The fight against misinformation on agricultural bio-innovations in Africa has received a major boost following the launch of the Africa Science Dialogue hub, an inclusive and interactive platform that will serve as a one-stop source of verifiable and credible information about trends in advanced innovations on agriculture, health, and the environment. The launch formed one of the key outcomes from the 5th edition of the Africa Biennial Biosciences Communication (ABBC) symposium held in Nairobi, Kenya, August 22-24, 2023
Dubbed ABBC2023, and held under the theme ‘Evolution of Genetic Improvement Tools in Agriculture: Is Communication Matching Up?’, the symposium identified misinformation as a key impediment in advancement and utilization of new breeding tools (NBTs) to transform the continent in line with the African Union Agenda 2063.
Delegates at the symposium called on state and non-state actors to leverage on the Africa Science Dialogue to do fact-checking and address the challenge of misinformation on NBTs. “I challenge all stakeholders to actively engage through this hub,” said Hon. Dr. John Mutunga, the Chair of Kenya’s National Assembly Committee on Agriculture and Livestock. “Let us be careful not to make it another platform for scientific discourse; let us ensure it becomes a facilitative platform for acceptance of agricultural bio-innovations,” he added.
“The Africa Science Dialogue provides a portal for journalists to access real images on agri-innovations thus helping reduce use of scary imageries and frame an accurate narrative of NBTs,” ISAAA AfriCenter Director and ABBC co-convener Dr. Margaret Karembu explained.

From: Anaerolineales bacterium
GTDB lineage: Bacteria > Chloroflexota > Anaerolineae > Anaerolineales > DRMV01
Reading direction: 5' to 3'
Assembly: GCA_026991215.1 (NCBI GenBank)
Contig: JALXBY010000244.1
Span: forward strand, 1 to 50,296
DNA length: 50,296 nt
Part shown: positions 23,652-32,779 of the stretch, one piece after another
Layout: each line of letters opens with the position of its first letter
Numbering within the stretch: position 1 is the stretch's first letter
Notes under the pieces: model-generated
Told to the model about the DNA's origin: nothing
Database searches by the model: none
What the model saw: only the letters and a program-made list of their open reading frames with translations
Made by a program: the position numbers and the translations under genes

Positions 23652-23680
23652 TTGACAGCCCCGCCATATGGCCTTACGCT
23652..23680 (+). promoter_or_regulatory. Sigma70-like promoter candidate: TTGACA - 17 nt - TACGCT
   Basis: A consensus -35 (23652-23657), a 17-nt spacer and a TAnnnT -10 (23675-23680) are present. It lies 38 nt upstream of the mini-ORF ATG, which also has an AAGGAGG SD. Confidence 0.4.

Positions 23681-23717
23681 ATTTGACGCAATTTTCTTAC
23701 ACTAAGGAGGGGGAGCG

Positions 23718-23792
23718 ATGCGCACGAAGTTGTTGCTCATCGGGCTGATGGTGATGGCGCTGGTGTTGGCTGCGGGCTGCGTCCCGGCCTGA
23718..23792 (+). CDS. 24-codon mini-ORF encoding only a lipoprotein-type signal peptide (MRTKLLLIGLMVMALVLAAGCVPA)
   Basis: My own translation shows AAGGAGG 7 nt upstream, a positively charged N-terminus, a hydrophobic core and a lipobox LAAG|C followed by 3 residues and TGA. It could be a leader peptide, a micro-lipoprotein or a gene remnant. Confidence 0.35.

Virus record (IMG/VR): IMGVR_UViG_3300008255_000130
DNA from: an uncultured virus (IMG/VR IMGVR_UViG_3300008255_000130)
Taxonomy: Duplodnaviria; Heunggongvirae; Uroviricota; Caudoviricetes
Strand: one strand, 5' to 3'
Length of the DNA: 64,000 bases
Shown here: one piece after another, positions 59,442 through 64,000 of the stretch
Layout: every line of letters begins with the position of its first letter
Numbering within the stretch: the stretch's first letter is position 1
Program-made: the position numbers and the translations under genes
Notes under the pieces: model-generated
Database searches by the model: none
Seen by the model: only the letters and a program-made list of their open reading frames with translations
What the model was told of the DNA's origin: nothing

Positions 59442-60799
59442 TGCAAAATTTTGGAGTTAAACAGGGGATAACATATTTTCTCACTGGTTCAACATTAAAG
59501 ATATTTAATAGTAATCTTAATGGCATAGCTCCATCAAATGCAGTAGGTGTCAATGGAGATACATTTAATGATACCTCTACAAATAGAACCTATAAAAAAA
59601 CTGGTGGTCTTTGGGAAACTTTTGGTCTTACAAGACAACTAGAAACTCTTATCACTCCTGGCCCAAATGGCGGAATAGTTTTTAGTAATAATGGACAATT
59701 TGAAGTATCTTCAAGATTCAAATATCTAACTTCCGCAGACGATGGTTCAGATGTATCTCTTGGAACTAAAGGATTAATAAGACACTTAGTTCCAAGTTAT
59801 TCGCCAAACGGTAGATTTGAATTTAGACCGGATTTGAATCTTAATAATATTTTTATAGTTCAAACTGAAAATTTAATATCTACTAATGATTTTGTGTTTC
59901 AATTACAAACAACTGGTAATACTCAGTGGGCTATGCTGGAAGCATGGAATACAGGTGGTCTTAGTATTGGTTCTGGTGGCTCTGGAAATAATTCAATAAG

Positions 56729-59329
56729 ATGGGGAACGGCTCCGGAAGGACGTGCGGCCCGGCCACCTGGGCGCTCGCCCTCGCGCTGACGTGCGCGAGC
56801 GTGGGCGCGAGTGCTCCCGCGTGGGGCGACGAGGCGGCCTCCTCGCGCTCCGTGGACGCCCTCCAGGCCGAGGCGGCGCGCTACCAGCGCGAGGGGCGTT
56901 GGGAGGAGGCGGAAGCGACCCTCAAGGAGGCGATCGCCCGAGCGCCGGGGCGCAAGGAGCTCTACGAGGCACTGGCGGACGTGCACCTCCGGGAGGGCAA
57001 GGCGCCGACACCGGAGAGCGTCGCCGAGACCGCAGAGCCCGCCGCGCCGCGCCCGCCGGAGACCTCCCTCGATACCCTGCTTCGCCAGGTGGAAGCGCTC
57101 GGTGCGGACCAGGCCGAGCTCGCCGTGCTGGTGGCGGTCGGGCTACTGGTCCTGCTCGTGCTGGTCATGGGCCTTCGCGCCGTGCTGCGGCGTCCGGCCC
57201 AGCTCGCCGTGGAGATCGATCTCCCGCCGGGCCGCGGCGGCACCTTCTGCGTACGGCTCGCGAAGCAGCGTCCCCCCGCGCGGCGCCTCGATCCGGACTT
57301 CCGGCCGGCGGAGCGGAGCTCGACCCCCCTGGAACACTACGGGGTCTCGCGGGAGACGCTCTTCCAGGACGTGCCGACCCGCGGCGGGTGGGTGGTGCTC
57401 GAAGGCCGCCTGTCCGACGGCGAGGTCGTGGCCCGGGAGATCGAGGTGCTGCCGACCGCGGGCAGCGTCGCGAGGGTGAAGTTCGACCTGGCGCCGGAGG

Besides putting in place measures to address misinformation, delegates at ABBC 2023 proposed a raft of resolutions on best-bet communication practices that will ensure proper utilization of genetic improvement tools in improving our food systems and healthy wellbeing in the face of climate change.
One key resolution was the adoption of a systems-thinking collaborative approach in communicating about NBTs across crops and animals, and its benefits in enhancing sustainable food systems and messages inculcating a One Health culture that ensure interconnectedness, breaking of silos and value-based approach to stakeholders’ engagement.
There was a call for pro-active transparency in communicating about NBTs in order to build public trust and increase buy-in. “It is essential to create mechanism that proactively makes information about use of advanced agri-technologies available to interested publics. There is nothing to hide,” advised Dr. Kevin Pixley, Program Director at the International Maize and Wheat Improvement Center (CIMMYT).
Further, the symposium resolved to establish a community of champions and science diplomats to advocate for favourable policies for development, uptake and utilization of NBTs. The champions will comprise members of the Network of African Science Academies and select policy makers from across the globe. “Having champions within policy cycles is a sure way of creating more understanding about modern biotechnology among policy makers for enabling policies,” remarked Hon. Francoise Uwumukiza, the Chairperson, Committee on Agriculture, Tourism and Natural Resources, East African Legislative Assembly (EALA).
The symposium was attended by 180 delegates from 23 countries and officially opened by Kenya’s Agriculture Minister Hon. Mithika Linturi. The delegates comprised scientists, biosafety regulators, policy makers, science communicators and media editors, industry players, young researchers, lawyers and farmer representatives.